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Here's what to do to prevent your social media accounts from getting hacked

By NICK GARCIA Published Jun 16, 2024 5:23 pm

You may see a social media friend writing suspicious posts and private messages. You may also see a public service announcement that they or their friend got hacked.

While hackers are liable for the crime, social media users are responsible for protecting their accounts in the first place.

In this first article of our series, cybersecurity experts spoke with PhilSTAR L!fe and shared tips on how to guard against hacking.

Don't reuse passwords

Jonathan Mantua, chief executive officer of Reyes Tacandong Cybersecurity, told L!fe that while there's no silver bullet to kill hacking, one of the best ways to get protected is to never reuse passwords.

"The number one problem we're seeing is users typically use the same passwords across sites," Mantua said. "If one application gets hacked, the hacker may use that same password in other (social media) accounts."

Dominic Ligot, founder of Data Ethics PH, told L!fe that though there is a "natural tendency" for people to use the same identity for convenience, they must learn to use different credentials for social media use and financial transactions.

"You'll never know," he said. "'Yung Philhealth, for example, they have emails, cellphones, and birthplace. Malamang, those are the same identifiers you use in different accounts. Try to break your identities."

Use two-factor authentication

Mantua urged the public to use two-factor authentication, in which a user would be required to either provide a one-time password sent via email or SMS after typing the account's password. There are even authenticator apps like Google Authenticator or Microsoft Authenticator for added security.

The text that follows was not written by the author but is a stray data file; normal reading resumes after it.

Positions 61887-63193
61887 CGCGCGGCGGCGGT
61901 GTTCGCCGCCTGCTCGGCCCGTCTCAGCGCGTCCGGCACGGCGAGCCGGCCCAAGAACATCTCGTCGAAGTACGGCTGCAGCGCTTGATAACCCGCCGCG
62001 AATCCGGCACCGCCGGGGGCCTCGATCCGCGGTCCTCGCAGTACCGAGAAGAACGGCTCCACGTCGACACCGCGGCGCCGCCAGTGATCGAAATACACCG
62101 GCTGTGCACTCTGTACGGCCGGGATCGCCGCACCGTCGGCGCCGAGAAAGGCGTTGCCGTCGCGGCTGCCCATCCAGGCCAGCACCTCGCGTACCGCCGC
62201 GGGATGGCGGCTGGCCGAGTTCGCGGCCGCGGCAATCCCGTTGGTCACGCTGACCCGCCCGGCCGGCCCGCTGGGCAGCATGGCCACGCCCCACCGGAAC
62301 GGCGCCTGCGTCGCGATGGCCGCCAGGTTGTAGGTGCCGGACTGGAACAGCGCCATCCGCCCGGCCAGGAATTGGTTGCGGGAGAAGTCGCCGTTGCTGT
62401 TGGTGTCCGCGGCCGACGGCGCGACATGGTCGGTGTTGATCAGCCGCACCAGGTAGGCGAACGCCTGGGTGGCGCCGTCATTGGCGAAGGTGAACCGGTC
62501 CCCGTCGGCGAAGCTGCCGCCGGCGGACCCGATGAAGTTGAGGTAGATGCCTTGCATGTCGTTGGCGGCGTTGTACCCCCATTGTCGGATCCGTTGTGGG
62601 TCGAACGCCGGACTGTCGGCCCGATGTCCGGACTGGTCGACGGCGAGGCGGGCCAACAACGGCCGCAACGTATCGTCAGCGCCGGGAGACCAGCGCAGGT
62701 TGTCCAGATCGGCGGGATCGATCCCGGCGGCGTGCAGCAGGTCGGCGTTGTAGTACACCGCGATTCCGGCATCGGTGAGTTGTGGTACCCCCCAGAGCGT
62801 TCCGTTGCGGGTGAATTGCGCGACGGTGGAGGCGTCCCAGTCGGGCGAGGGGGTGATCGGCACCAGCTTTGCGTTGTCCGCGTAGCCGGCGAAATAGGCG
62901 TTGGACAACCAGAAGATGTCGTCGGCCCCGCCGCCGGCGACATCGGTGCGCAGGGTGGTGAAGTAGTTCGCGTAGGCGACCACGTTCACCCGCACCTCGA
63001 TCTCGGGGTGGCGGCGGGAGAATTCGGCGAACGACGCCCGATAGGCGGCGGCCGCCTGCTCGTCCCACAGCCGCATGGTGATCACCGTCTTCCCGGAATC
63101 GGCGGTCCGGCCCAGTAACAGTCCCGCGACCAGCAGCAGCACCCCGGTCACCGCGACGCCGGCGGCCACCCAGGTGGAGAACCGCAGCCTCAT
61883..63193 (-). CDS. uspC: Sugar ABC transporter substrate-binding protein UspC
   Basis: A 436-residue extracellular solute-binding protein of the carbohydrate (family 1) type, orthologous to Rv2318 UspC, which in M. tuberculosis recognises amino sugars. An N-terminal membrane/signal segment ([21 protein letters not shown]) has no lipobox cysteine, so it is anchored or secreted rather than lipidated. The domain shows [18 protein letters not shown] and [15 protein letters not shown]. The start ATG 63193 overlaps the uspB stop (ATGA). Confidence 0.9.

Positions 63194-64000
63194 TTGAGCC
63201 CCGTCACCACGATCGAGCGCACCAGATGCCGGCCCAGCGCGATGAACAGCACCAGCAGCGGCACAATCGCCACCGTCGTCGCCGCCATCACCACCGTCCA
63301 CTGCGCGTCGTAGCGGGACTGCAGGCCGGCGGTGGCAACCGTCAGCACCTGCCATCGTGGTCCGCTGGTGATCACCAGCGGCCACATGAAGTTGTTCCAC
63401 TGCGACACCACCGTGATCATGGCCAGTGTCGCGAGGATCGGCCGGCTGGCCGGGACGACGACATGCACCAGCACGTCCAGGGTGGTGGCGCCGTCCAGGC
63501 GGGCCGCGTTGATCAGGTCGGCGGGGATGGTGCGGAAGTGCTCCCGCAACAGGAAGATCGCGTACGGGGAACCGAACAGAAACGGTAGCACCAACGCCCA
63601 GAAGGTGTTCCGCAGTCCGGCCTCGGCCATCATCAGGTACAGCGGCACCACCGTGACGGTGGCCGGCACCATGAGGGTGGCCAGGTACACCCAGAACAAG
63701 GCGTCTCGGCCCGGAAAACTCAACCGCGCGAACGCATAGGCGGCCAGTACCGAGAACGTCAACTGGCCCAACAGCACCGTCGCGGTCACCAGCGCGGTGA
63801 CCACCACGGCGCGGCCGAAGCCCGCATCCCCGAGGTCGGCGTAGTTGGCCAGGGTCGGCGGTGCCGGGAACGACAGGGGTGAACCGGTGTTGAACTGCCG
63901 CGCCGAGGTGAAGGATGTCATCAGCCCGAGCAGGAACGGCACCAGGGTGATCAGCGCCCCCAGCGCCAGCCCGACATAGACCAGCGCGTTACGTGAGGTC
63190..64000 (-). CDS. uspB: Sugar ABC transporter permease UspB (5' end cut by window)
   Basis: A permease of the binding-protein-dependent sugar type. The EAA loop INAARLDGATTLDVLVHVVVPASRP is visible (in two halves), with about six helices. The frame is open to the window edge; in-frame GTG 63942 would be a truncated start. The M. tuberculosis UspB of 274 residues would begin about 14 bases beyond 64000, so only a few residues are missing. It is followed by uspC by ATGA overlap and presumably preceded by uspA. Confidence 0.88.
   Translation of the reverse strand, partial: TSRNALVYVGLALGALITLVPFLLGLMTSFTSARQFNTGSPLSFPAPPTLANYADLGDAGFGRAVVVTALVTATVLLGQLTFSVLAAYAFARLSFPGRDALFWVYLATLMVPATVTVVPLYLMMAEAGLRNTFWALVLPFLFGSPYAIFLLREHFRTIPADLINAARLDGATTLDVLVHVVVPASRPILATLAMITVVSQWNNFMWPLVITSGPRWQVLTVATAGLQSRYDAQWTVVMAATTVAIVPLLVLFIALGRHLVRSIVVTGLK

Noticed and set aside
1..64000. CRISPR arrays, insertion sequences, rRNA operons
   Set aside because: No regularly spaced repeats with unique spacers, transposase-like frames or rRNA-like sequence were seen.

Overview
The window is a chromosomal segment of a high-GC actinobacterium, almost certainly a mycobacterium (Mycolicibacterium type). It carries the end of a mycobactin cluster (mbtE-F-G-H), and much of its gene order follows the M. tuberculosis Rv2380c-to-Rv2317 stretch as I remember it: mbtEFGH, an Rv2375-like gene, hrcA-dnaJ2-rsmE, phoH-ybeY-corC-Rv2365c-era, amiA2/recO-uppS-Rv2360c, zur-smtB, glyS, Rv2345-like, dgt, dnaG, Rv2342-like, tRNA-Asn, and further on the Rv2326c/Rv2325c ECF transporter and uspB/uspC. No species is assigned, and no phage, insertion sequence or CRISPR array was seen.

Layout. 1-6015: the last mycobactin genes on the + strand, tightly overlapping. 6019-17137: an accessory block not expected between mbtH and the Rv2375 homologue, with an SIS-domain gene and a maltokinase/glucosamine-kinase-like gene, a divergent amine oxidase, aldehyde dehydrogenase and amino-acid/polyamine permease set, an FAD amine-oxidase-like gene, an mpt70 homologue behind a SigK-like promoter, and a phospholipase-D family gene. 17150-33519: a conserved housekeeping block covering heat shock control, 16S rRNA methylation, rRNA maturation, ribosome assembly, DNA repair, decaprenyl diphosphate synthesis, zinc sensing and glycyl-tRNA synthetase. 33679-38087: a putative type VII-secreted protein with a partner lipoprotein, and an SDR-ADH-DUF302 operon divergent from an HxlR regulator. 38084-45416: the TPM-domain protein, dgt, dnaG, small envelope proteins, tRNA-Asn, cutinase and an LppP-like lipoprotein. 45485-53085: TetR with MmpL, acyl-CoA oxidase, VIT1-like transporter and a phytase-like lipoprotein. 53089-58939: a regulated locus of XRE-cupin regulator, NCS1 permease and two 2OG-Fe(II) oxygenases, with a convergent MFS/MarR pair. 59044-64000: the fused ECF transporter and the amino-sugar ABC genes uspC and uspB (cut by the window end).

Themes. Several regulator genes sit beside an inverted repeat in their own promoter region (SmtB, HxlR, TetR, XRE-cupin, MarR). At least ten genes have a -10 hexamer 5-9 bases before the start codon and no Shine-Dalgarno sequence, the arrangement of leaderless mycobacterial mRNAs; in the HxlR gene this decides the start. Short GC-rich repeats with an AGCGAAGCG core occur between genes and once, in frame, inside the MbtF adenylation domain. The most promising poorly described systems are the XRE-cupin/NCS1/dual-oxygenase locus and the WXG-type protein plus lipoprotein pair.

Avoid clicking suspicious, 'tempting' links

Does the link look suspicious? Better not click it. Mantua noted that there are "tempting" links that contain pornographic material, raffle prizes, or unclaimed parcels.

"If you don't trust the link, don't click it at all," he said, adding that users must also avoid supplying personal information on gambling sites which are common nowadays.

For Ligot, apps that rely on linking one's Facebook or Google account should be assessed thoroughly. On a personal level, he said he would not link any account involving sensitive apps like banking.

"That would be a bad idea," he said.

Create a burner account

Though it may be a "hassle," Mantua also advised creating a "burner account" with a separate email.

The account shouldn't be connected to one's personal accounts like social media or banking.

Citing personal practices, Mantua said he uses a burner account to check out a new app or game and if ever it was malicious, it won't affect his personal accounts.

"There would be times that it may be too much of a hassle for users, but really, if you're willing to explore, it won't be too much of a hassle in the first place," he said. "It's just one another account. It's not that hard."

Don't be liberal in spreading personal information

Be careful with what you share online. Mantua warned users against being liberal in spreading information like birthdays or anniversaries, especially indicating the month, date, and year.

He noted that while it's ok to celebrate milestones, chances are that one does not truly know all of his social media friends. Some of these friends, in fact, are probably bot accounts farming for information.

"Typically, the passwords of people are the number part involving those significant dates," Mantua said, adding one must consider purging their friends list and limiting their posts' privacy settings.